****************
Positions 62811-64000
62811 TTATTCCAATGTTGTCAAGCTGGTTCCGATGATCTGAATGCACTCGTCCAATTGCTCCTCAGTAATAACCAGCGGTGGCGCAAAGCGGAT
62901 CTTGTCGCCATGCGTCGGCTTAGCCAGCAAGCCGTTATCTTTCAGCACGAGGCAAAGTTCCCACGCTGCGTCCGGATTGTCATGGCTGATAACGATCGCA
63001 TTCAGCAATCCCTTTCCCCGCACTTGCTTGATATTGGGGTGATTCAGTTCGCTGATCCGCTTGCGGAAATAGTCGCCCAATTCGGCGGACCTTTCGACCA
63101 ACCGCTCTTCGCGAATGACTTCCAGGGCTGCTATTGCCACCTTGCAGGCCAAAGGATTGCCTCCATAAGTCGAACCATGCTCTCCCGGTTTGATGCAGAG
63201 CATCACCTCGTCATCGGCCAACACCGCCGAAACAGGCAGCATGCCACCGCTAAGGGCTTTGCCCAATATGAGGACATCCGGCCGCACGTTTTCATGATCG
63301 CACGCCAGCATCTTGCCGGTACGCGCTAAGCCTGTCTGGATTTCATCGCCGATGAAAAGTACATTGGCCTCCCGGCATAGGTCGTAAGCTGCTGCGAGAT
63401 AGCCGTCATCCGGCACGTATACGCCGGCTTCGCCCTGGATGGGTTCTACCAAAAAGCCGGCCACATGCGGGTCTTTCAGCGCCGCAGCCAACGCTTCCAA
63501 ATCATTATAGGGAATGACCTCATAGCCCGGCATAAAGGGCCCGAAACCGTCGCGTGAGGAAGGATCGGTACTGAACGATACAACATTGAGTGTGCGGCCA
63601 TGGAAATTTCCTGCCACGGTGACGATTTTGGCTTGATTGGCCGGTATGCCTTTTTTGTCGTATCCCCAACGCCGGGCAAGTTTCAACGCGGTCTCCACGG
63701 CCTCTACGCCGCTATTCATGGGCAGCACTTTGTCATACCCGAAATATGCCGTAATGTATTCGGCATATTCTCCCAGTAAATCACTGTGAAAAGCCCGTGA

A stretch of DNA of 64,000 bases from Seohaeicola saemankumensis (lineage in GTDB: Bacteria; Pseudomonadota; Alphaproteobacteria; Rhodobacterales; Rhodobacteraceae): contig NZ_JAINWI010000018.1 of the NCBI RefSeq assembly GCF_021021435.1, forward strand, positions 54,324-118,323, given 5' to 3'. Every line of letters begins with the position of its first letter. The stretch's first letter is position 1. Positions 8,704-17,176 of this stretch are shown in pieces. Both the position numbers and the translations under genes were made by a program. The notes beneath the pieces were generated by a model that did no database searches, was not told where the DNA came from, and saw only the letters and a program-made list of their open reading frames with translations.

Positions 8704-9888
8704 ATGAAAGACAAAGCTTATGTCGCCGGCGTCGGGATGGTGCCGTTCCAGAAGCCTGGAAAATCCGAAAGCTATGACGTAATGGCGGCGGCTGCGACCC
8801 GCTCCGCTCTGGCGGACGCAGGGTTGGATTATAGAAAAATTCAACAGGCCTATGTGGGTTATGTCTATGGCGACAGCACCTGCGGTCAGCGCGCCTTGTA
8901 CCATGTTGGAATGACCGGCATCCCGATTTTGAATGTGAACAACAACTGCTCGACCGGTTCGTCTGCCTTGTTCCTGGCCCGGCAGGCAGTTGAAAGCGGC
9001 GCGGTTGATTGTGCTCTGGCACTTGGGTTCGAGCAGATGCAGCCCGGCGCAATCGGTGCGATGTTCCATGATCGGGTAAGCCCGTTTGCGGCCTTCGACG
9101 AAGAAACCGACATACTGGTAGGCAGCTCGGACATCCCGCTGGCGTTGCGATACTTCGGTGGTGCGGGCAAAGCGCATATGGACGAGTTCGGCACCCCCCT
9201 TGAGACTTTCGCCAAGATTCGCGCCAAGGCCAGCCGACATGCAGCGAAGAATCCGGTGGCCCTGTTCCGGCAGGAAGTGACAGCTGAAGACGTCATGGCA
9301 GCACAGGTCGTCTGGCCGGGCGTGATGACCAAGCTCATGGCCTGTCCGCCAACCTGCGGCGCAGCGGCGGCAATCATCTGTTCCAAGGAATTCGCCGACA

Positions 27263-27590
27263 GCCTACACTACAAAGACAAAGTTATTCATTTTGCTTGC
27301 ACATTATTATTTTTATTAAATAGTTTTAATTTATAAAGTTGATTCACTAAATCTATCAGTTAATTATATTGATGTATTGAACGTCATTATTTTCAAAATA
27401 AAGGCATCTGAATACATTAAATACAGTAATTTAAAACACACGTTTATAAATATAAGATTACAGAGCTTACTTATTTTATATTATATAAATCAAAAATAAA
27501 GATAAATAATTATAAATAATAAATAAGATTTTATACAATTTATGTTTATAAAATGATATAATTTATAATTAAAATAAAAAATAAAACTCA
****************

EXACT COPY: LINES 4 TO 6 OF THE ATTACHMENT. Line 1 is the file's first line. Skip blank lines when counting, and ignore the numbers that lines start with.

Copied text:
63001 TTCAGCAATCCCTTTCCCCGCACTTGCTTGATATTGGGGTGATTCAGTTCGCTGATCCGCTTGCGGAAATAGTCGCCCAATTCGGCGGACCTTTCGACCA
63101 ACCGCTCTTCGCGAATGACTTCCAGGGCTGCTATTGCCACCTTGCAGGCCAAAGGATTGCCTCCATAAGTCGAACCATGCTCTCCCGGTTTGATGCAGAG
63201 CATCACCTCGTCATCGGCCAACACCGCCGAAACAGGCAGCATGCCACCGCTAAGGGCTTTGCCCAATATGAGGACATCCGGCCGCACGTTTTCATGATCG